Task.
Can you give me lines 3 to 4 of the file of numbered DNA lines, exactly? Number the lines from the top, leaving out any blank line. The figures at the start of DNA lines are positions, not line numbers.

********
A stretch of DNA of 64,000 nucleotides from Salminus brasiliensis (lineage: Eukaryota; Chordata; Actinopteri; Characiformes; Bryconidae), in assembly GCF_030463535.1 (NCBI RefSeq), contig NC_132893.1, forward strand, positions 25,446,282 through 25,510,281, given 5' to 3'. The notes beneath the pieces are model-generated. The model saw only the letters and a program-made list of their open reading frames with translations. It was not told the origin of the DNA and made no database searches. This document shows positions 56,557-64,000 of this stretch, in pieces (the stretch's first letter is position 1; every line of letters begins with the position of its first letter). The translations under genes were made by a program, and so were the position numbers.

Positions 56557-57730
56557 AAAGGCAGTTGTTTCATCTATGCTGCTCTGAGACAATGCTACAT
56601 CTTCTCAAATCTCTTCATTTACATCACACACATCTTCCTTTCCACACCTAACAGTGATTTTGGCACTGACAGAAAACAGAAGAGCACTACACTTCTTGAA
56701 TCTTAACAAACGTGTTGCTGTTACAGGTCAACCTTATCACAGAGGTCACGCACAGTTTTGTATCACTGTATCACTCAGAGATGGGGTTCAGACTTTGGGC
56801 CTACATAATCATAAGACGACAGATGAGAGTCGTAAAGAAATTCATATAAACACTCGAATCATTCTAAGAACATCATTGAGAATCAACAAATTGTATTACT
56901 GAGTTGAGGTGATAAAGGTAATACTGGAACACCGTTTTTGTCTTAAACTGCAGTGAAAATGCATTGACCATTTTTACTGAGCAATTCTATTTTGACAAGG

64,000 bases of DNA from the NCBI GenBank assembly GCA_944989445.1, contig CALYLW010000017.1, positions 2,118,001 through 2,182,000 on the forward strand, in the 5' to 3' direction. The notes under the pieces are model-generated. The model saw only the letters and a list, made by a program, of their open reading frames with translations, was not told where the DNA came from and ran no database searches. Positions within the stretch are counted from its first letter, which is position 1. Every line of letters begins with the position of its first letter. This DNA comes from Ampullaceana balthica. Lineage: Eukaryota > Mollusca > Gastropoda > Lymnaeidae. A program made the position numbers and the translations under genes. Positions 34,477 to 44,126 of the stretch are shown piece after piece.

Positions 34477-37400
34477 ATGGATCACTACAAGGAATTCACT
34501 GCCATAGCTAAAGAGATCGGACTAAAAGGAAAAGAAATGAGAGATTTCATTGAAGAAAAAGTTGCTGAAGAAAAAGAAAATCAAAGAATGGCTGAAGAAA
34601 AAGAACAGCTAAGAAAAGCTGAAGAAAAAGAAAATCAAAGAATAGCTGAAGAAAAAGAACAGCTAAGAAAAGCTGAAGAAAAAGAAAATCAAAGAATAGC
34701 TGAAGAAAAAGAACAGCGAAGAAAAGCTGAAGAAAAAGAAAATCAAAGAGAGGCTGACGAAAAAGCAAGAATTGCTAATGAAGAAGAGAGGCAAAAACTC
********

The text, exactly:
56557 AAAGGCAGTTGTTTCATCTATGCTGCTCTGAGACAATGCTACAT
56601 CTTCTCAAATCTCTTCATTTACATCACACACATCTTCCTTTCCACACCTAACAGTGATTTTGGCACTGACAGAAAACAGAAGAGCACTACACTTCTTGAA